Sanctions on Russia from the West and Industrialised Asia

As widely reported, there have been severe restrictions placed on the Russian financial system in retaliation by the West to the unprovoked invasion of the Ukraine. Korea, Japan and Singapore have joined in the condemnation and introduced financial sanctions. However, China has refused to recognise the invasion using that word.

Turkey has said that it would block Russian warships from entering the Black Sea through the Bosporus and the Dardanelles Straits which the Economist described as a ‘significant blow to Russia’.

Nikkei reported that chipmakers including TSMC and UMC had been talking to suppliers about the supply of noble gases and precious metals used in chipmaking and for which Russia and Ukraine are said to be important sources. The paper said:

“Ukraine and Russia are important sources of noble gases and precious metals used in chipmaking. These include neon, argon, xenon and krypton from the former, and hexafluorobutadiene (C4F6) and palladium from the latter. Ukraine, for example, controls 70% of the world’s supply of neon, according to research company TrendForce.”

The paper said that previous problems from the Russian invasion of Crimea had led companies to keep bigger than might otherwise have been needed of neon inventories. These bigger inventories will minimise short term disruption.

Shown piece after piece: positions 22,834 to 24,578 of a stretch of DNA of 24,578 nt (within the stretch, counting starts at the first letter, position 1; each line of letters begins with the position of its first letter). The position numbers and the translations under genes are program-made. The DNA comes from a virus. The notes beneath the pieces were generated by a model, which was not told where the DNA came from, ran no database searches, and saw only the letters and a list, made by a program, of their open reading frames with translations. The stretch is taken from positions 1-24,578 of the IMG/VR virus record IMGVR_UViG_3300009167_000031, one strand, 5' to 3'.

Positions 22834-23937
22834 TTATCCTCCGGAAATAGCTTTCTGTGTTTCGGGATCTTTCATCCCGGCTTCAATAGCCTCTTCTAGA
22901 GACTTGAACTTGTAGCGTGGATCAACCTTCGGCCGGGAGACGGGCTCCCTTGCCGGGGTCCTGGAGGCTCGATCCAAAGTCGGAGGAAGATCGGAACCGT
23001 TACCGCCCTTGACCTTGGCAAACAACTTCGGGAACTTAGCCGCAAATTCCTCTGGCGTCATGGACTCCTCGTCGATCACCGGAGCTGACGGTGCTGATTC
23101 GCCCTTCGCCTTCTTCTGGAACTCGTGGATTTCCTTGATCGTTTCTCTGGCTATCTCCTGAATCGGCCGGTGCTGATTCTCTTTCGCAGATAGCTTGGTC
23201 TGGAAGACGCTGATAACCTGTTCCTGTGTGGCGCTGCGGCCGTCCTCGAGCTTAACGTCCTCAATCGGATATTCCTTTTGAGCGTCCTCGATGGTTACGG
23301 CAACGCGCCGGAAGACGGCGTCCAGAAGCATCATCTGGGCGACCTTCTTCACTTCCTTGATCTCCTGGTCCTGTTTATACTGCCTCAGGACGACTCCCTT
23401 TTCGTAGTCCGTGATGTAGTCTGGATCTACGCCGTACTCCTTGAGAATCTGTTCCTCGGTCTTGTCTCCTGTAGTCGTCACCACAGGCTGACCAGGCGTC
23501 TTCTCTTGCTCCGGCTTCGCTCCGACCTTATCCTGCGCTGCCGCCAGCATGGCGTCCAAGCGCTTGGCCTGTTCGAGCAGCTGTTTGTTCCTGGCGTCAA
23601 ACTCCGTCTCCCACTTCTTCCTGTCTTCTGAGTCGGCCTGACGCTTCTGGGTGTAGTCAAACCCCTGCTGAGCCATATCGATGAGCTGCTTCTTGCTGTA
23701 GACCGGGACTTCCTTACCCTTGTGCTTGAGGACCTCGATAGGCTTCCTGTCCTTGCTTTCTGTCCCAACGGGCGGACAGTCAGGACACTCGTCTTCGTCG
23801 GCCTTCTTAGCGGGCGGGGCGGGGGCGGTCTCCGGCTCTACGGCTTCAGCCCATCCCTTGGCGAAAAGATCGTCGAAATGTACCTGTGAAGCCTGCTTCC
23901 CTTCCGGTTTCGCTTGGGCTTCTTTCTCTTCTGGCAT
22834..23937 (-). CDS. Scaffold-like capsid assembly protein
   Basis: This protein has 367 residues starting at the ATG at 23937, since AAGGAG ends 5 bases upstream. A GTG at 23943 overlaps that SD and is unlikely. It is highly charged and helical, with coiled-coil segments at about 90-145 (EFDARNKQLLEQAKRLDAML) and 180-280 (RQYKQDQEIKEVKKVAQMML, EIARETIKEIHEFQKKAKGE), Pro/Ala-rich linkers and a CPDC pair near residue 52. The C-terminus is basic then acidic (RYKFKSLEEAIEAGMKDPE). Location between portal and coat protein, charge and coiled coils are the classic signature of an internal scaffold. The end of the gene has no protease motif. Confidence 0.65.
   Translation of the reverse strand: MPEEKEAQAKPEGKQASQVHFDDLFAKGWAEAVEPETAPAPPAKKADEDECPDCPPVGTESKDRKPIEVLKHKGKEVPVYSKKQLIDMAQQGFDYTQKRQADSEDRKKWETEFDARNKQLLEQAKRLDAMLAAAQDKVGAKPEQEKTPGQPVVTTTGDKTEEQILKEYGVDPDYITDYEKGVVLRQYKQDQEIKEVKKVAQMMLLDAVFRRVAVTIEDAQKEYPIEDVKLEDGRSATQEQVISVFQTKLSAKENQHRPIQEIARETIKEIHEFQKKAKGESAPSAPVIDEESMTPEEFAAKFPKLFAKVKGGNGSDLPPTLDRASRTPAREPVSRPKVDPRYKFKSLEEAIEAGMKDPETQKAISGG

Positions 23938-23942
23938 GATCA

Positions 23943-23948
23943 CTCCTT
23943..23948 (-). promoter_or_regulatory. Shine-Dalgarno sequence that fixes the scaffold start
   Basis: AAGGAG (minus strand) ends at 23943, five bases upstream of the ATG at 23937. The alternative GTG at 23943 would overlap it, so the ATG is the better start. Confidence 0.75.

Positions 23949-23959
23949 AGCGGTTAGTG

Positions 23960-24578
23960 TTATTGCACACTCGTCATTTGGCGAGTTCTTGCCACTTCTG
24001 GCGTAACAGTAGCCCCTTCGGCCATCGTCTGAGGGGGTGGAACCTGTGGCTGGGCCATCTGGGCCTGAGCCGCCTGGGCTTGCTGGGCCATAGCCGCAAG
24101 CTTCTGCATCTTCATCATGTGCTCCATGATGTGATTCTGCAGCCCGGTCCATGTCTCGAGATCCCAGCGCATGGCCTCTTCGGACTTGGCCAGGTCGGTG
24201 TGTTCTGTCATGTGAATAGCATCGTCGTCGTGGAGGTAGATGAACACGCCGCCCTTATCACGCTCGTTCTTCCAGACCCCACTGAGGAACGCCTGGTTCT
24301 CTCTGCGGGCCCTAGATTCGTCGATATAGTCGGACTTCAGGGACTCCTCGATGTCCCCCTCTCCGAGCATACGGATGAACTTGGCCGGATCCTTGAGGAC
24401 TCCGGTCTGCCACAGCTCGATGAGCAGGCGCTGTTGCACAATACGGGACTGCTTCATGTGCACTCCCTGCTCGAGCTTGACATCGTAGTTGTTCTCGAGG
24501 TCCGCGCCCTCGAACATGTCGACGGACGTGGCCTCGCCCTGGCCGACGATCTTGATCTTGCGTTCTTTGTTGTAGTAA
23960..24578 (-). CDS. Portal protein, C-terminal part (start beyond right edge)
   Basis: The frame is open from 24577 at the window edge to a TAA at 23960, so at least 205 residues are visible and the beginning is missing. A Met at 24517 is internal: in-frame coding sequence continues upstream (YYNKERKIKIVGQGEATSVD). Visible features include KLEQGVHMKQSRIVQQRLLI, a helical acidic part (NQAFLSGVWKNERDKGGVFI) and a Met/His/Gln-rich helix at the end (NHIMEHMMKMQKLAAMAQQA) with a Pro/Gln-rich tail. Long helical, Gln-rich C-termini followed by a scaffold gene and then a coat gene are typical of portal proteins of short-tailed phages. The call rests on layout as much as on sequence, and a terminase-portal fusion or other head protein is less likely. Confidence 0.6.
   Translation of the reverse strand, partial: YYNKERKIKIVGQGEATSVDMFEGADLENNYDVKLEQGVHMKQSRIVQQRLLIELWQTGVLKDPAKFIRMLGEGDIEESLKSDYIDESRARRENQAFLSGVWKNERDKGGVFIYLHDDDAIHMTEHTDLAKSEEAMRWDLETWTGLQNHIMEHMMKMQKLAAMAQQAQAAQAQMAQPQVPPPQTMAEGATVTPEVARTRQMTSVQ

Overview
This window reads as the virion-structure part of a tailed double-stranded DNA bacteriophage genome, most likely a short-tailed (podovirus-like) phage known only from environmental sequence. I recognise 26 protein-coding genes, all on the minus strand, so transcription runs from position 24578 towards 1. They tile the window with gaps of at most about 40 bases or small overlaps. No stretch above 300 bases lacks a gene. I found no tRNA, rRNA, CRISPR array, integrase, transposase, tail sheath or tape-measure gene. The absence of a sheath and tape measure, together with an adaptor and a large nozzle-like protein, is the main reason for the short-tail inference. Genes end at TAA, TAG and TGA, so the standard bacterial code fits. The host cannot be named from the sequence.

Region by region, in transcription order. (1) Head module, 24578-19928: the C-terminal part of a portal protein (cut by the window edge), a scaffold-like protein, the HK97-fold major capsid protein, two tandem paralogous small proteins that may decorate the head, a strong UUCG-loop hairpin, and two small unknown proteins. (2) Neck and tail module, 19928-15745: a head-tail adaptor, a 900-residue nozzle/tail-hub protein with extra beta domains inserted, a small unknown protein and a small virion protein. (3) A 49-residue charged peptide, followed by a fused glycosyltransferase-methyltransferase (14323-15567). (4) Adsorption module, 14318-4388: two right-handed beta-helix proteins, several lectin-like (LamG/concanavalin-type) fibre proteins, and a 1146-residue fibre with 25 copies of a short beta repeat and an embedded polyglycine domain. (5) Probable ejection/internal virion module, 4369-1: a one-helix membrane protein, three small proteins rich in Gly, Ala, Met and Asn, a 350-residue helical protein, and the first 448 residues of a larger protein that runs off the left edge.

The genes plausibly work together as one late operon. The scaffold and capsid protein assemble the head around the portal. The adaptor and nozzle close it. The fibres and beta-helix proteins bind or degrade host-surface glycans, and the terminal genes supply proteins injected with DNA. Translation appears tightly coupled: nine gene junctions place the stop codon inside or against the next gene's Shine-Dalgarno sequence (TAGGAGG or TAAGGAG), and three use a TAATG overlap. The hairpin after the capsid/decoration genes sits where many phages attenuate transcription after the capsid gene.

Reuters reported that the Ukraine has been supplying >90% of US U.S. semiconductor-grade neon, according to estimates from research firm Techcet. About 35% of palladium, a rare metal also used for semiconductors, is sourced from Russia.

What We Think

Display Daily has a indirect connection. One of the contractors that we employ is based in Russia and was involved with anti-war protests at the end of last week. Fortunately, he was not one of those arrested on Friday, but more than 6,000 are now reported to have been arrested across the country. We’re hoping he is still OK. (I just heard he is OK and said that the police ‘do not have enough buses to arrest everyone’, which gives a sense of the resistance in Russia).

Putin seems to have met much more resistance than he expected. It is likely that Russia has the military might to conquer the Ukraine, but I suspect that occupying the country for a longer term to ensure a government that it likes could prove a disaster for Putin and Russia. As has been pointed, many Russians have close contacts and family links with the Ukraine and the resistance from Ukranians will be clear to them. The cost and discomfort that Russia saw from its occupation of Afghanistan will look mild compared to the disruption that it could see in Ukraine, right on its doorstep.

Koran companies were quite quick to get into the Russian market in the days after the Cold War ended. If Korea stops the firms trading with Russia, it would cause some disruption, although Chinese technology product alternatives may be available as China is showing no concern over Russia’s actions.

One of my biggest concerns about the outrageous act by Putin is that it may embolden action by China against Taiwan. The US is clearly not very interested in the role that it occupied for some time as ‘the world’s policeman’ and it would find it even harder to be dealing with challenges on two fronts. That would really send shock waves through the global display and technology industries. (BR)

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